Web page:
The Australian languages form the largest group. For all these languages it can easily be shown that the apparent onset-sensitive stress rule is the result of a historical development (called “Initial Dropping”) in which the word-initial consonant was lost, taking with it the first vowel in case it was short, while shortening the vowel in case it was long. Stress subsequently shifted to the next syllable (also in the case where a vowel still remained), creating the illusion of an onset-sensitive stress rule. Two words from Mbabaram illustrate the process.
If we appeal to extrametricality (cf. Chapter 14, §4.1) for the “stranded” initial vowels (these are defective syllables by Arandic standards and can be said to reject stress), then we see that these languages do not have an onset-sensitive stress rule after all, but rather show a relatively regular quantity-insensitive left-edged trochaic pattern.
Madimadi is an Australian language with a truly “forbidding” surface stress pattern. Coronal second syllables seem to attract stress. A closer look, however, reveals that stress is really just located on the final syllable of the first morpheme in the word, which can be mono- or bisyllabic. In case it is bisyllabic, the medial consonant has been lenited to a coronal in a historical process. Together these phenomena create the impression of onset-sensitive stress. See Goedemans (1997) for further details.
The two remaining cases are Pirahã and Puluwat. The stress patterns in these languages are either too intricate (Pirahã) or too sketchy (Puluwat) to discuss in detail here. Suffice it to say that the patterns are either not fully described or open to more plausible reanalysis, like the ones above. See Goedemans (1996; 1998) for in-depth overviews regarding onset sensitivity in stress systems.
To date, the only case of true onset sensitivity we know of is found in Pattani Malay, where word-initial geminates attract stress, as shown in (5).
(5) Pattani Malay
‘to walk’ (← /bɨ+ɟalɛ/)
This pattern, which is introduced in Hajek and Goedemans (2003), involves onset geminates, which means that here completely different structures than those shown in (2) are involved.
We uphold the claim that unequivocal onset-sensitive stress rules do not exist and follow mainstream metrical theory in focusing only on the rhyme part of the syllable when dealing with matters of weight. In that case, (2a) is always light. In some languages (2b) may be heavy while (2c) is light, in which case only vowel length plays a role. In other quantity-sensitive languages, (2c) may be heavy as well.
StressTyp contains at least 20 weight-sensitive languages that lack long vowels. Thus, having vowel length is not a necessary condition for having quantitative weight-effects. But what if vowel length is present? It is common to claim that in quantity-sensitive systems long vowels must be heavy if present. A potential counter-example to this claim is Dutch (and German), where only closed syllables act as heavy. To differentiate between the various possibilities one might adopt the idea that stress rules can “look at” different aspects of the rhyme:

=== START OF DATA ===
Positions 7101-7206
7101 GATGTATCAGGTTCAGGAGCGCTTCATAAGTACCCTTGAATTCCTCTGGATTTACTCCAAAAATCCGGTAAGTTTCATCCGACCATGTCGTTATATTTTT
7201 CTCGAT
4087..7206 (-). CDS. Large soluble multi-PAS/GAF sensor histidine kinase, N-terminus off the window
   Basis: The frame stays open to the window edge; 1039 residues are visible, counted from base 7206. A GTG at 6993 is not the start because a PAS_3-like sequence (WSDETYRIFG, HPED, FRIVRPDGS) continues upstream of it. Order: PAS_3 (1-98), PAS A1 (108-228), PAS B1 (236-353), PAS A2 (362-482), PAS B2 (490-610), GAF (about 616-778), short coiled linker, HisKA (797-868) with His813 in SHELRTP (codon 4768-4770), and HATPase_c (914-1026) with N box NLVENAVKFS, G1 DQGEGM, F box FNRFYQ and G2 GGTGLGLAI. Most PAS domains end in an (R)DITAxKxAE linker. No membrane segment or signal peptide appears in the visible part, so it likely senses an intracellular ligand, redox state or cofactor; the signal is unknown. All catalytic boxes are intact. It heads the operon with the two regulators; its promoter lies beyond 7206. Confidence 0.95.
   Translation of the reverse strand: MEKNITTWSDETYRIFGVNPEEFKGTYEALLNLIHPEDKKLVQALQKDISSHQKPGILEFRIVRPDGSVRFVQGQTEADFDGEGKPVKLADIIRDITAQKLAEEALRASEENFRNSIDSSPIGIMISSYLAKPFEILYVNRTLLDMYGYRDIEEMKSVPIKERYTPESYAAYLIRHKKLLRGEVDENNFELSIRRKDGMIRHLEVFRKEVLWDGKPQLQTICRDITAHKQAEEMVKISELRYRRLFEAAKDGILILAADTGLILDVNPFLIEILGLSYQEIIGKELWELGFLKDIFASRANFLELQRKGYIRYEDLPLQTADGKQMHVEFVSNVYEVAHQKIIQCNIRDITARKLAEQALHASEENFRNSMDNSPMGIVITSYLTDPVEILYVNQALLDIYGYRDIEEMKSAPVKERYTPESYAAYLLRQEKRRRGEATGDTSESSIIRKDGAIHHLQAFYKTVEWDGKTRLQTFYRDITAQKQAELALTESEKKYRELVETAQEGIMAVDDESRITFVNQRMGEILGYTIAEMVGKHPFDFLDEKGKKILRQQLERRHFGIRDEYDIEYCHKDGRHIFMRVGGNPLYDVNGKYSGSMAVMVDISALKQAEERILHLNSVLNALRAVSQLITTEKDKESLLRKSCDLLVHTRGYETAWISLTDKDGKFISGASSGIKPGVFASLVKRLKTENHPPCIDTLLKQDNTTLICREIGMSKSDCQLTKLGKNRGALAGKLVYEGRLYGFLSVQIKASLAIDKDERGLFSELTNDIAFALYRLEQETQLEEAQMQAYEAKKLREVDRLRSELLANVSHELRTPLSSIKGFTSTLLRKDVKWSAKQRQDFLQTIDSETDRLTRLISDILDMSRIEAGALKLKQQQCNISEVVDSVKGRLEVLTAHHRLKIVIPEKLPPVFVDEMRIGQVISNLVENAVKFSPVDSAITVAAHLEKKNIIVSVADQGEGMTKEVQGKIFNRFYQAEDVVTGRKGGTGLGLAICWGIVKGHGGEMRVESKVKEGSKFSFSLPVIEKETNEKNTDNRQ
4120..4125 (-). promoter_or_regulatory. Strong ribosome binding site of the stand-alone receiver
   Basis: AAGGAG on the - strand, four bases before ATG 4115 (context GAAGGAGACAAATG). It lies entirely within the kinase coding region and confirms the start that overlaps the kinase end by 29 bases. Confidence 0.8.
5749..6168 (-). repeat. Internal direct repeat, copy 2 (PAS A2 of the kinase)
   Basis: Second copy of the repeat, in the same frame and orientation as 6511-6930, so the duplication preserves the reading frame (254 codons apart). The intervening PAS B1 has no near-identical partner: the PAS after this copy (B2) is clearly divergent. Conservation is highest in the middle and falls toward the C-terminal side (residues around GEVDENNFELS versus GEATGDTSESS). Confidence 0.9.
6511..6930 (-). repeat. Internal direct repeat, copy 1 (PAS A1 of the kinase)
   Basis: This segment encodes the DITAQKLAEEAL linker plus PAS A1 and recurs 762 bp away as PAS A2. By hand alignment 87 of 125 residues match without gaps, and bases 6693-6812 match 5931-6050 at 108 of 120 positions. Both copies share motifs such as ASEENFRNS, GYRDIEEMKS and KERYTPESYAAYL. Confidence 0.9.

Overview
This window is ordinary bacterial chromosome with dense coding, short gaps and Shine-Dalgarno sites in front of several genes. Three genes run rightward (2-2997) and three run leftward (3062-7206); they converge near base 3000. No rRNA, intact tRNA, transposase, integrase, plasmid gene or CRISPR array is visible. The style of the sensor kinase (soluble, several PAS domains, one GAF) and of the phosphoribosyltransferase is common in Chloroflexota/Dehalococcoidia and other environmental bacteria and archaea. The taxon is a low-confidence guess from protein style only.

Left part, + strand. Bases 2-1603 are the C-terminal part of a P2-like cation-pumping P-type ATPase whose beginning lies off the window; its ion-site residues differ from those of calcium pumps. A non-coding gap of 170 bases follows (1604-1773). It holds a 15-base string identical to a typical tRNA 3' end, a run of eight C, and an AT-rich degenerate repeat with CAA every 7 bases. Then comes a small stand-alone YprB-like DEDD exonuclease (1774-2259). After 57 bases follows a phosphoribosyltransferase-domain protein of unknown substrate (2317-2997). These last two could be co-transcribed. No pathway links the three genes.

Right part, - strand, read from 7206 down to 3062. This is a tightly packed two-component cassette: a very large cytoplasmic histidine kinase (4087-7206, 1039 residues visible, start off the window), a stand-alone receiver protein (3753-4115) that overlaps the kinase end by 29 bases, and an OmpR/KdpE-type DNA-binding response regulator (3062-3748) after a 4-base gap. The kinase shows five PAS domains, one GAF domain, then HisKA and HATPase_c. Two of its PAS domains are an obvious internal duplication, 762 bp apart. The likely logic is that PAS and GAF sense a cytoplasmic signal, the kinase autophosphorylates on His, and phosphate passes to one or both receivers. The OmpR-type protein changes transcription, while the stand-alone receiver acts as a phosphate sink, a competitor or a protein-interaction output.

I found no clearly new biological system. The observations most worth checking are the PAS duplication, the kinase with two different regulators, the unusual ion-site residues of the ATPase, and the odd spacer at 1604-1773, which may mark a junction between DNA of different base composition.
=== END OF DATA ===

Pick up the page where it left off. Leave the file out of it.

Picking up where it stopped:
(6) Options for quantity-sensitivity
Branching of nucleus only = vowel length (2b)
Branching of rhyme only = syllable closure (2c)
Branching in rhyme = vowel length and closure (2b,c)
However, it remains to be seen whether cases like Dutch truly ignore vowel length for weight purposes. It could very well be that the alleged long vowels are not long at all, but rather tense (cf. van Oostendorp 2000).
When codas can contribute to weight it does not mean that all consonants in coda position do so, nor that consonants that can contribute weight do so in all positions in the word.
The cross-linguistic variability in coda weight involves cases in which only certain coda consonants are weightful. For example, in Inga only sonorant consonants make heavy syllables, while syllables ending in an obstruent are light. The final syllable is stressed if it is heavy; otherwise stress is penultimate. Some examples are given in (7).
Languages with other heavy-light divisions among the set of possible codas exist as well. Quite often these involve the glottal stop. In Mam (Mayan; Guatemala), for instance, weight is assigned according to a scale (a phenomenon we find often) in which syllables with long vowels are the heaviest, followed by syllables that have a glottal stop in the coda. Syllables closed by any other consonant than glottal stop are at the bottom of the scale.
In addition, it may happen that primary stress and secondary stress differ in terms of their sensitivity to quantity (cf. Rosenthal and van der Hulst 1999). In some of these cases, consonants are weightful only in certain positions of the word. In others, the exact weight type is different for main and secondary stress.
In type 5 languages, non-quantitative factors determine intrinsic syllable “weight”. These factors are often referred to as prominence factors. In this section, we mention some of the different options. The first prominence factor that we discuss is (high) pitch. In languages that have contrastive high- and low-pitched syllables (i.e. tone languages), stress may be sensitive to such distinctions and, for example, be located on the leftmost or rightmost high-pitched syllable in the stress window. Look at the Northern Haida (isolate; British Columbia) examples in (8), in which the last high-toned syllable is stressed, or else the last syllable.
(8) Northern Haida
‘giant purple urchin’
Another prominence factor concerns vowel aperture, or more generally vowel quality. If aperture is relevant, more open vowels will count as heavy, as opposed to closed vowels. The Yindjibarndi (Pama-Nyungan; Western Australia) examples in (9) show initial stress unless the second syllable contains a low long vowel.
This behavior reflects a general tendency among prominence factors. Many of these divide up syllables such that the more sonorous ones are heavy while the others are light (recall Inga, which is basically also a prominence system in which only sonorant codas make syllables heavy). If overall vowel quality is relevant, the opposition typically is reduced (light) as opposed to full (heavy vowels). For examples, see the Chuvash words in §2.5. More on prominence distinctions among different codas and vowels can be found in Zec (1988) and Kenstowicz (1994).